Acapulco chairs first burst onto the home decor scene in the 1950s, really picked up steam in the 1960s, and have enjoyed a revival in recent years. They consist of an egg-shaped metal frame that has a smaller circle nested within it, attached to three supporting legs. Traditionally, artisans then hand-weave a single cord around the inner and outer rings of the frame repeatedly, to form the chair's support. The result is an aesthetically pleasing (and surprisingly comfortable) type of curved bucket chair whose cording is reminiscent of the striations on a sea scallop's shell. Since they are hand-woven, Acapulco chairs do tend to run on the pricier side, but the decorative effect of their signature craftsmanship can be well worth the cost.
How to Style
Both the name and the look of the Acapulco chair conjure daydreams of sunny beaches and frozen drinks, but don't pigeon hole this classic furniture piece as being exclusive to tropical locales — these chairs can work in many rooms and many climates, both indoors and out. Decorative throw pillows and blankets complement indoor Acapulco chairs as stylish seating options for a living room, bedroom or kid's room; while a brightly colored set of Acapulco chairs are perfect to place around a garden table or fire pit in your backyard. And let's not forget that the Acapulco chair is a great piece to help you master southwestern modern style, like the black-and-white one pictured above does, flawlessly.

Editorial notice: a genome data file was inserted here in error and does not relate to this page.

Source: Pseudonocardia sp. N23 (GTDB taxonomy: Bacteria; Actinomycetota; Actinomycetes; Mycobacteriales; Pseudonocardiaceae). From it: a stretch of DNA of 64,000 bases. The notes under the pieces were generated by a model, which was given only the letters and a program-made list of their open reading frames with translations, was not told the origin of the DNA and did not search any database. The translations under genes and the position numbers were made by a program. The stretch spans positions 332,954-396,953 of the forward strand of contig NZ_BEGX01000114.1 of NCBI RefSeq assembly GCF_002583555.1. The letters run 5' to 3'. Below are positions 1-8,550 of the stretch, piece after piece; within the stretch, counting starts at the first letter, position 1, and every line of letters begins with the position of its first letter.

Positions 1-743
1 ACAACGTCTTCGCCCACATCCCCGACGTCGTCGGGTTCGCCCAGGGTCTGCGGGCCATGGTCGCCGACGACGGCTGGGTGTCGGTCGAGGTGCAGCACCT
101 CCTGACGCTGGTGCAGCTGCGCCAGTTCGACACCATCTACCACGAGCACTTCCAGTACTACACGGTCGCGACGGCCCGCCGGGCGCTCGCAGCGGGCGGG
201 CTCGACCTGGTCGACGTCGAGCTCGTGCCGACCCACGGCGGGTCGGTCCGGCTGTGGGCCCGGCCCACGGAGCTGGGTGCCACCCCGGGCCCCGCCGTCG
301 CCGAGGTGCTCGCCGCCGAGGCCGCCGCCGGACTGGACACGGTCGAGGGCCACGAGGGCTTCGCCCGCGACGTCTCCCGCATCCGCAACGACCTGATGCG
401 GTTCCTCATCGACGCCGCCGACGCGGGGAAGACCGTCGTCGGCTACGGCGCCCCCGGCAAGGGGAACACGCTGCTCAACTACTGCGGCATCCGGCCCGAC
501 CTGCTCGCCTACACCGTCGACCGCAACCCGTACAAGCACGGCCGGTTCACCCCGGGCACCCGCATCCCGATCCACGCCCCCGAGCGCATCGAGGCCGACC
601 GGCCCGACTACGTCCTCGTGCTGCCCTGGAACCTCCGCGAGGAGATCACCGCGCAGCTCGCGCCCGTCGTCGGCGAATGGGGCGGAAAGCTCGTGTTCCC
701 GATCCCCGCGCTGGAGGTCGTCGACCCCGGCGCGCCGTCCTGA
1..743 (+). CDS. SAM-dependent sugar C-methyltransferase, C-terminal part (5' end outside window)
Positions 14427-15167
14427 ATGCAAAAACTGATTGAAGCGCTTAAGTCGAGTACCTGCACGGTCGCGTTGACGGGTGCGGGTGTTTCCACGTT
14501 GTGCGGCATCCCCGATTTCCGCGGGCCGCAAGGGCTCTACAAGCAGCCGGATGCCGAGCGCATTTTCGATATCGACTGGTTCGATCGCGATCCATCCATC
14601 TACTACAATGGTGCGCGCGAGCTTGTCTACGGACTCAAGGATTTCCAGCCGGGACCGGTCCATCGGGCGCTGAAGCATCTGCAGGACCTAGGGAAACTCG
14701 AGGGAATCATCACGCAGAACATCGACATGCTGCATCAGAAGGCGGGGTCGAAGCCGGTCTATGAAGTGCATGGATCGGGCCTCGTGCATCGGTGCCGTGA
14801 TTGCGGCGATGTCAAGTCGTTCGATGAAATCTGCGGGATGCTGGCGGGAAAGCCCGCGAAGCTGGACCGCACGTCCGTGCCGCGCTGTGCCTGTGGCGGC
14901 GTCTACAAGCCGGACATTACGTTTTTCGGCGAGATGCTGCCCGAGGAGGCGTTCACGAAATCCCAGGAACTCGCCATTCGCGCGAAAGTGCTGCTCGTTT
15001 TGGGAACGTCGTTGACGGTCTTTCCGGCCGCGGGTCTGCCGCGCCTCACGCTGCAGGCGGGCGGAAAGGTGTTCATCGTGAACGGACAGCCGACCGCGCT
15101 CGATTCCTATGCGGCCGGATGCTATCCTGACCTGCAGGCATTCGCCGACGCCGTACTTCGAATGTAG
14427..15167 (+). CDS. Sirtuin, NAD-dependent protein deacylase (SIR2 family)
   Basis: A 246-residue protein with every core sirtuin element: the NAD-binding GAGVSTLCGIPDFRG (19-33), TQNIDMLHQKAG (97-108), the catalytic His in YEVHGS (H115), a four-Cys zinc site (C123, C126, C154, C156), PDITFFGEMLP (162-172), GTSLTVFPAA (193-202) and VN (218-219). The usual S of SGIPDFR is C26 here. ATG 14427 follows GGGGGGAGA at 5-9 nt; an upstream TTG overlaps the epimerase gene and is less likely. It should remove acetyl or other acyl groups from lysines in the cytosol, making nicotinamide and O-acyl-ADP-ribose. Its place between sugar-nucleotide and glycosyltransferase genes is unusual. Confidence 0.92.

Considerations When Buying an Acapulco chair
Traditionally, Acapulco chairs were made with heavy steel frames and vinyl cording. The chairs are still made in much the same way, but the materials have been upgraded a bit: Many Acapulco chairs are now built on frames made of lightweight aluminum rather than steel, which makes them rust-resistant and easily stackable. Designers like to get creative with cording options these days (and you can, too), crafting Acapulco chairs that use nylon, polyester rope, rattan, and even leather in place of vinyl. Acapulco chairs can be incredibly durable or easily breakable, depending on the materials that they're made of and how heavily they're used. While aluminum provides a lightweight frame, it's a far more malleable metal than steel, and over time bowing can occur. PVC vinyl is still one of the more affordable options for cording material, but has some drawbacks: The non-recyclable polymer isn't great for the environment, it can lose elasticity, and its colors can change with extended sun exposure. Today's non-plastic cording options not only make Acapulco chairs "greener," they take a classic style to new places.
Indoor or Outdoor?
When it comes to styles of Acapulco chair, you've got some options. They can make your patio feel like the Mexican riviera or add a complimentary touch of retro-style to otherwise contemporary decor. Or they can do both, like the rattan update pictured above ( Forma Living, $330 ). If you're looking for Acapulco chairs for an outdoor area, consider your area's climate — waterproof and rust-proof materials will make your chairs last longer if exposed to rain whereas colorful vinyl can fade in strong sunlight.